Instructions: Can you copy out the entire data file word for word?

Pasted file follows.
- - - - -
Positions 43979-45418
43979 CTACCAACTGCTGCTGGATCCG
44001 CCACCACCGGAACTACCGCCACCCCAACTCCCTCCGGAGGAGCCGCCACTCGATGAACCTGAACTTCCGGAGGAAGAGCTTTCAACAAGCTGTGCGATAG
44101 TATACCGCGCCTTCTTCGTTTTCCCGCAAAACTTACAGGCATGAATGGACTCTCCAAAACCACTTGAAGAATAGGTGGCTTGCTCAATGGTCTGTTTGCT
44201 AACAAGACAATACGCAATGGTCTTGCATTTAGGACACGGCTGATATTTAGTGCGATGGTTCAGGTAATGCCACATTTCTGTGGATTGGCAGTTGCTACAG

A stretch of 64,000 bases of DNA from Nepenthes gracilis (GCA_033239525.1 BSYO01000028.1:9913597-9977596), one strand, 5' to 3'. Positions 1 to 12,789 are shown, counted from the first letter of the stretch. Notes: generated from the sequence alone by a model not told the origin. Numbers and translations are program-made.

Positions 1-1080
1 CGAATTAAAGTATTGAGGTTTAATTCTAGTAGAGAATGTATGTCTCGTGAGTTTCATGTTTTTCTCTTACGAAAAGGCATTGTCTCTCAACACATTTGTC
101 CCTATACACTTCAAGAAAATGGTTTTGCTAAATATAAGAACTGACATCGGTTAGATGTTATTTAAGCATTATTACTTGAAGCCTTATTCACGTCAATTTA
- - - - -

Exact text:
Positions 43979-45418
43979 CTACCAACTGCTGCTGGATCCG
44001 CCACCACCGGAACTACCGCCACCCCAACTCCCTCCGGAGGAGCCGCCACTCGATGAACCTGAACTTCCGGAGGAAGAGCTTTCAACAAGCTGTGCGATAG
44101 TATACCGCGCCTTCTTCGTTTTCCCGCAAAACTTACAGGCATGAATGGACTCTCCAAAACCACTTGAAGAATAGGTGGCTTGCTCAATGGTCTGTTTGCT
44201 AACAAGACAATACGCAATGGTCTTGCATTTAGGACACGGCTGATATTTAGTGCGATGGTTCAGGTAATGCCACATTTCTGTGGATTGGCAGTTGCTACAG

A stretch of 64,000 bases of DNA from Nepenthes gracilis (GCA_033239525.1 BSYO01000028.1:9913597-9977596), one strand, 5' to 3'. Positions 1 to 12,789 are shown, counted from the first letter of the stretch. Notes: generated from the sequence alone by a model not told the origin. Numbers and translations are program-made.

Positions 1-1080
1 CGAATTAAAGTATTGAGGTTTAATTCTAGTAGAGAATGTATGTCTCGTGAGTTTCATGTTTTTCTCTTACGAAAAGGCATTGTCTCTCAACACATTTGTC
101 CCTATACACTTCAAGAAAATGGTTTTGCTAAATATAAGAACTGACATCGGTTAGATGTTATTTAAGCATTATTACTTGAAGCCTTATTCACGTCAATTTA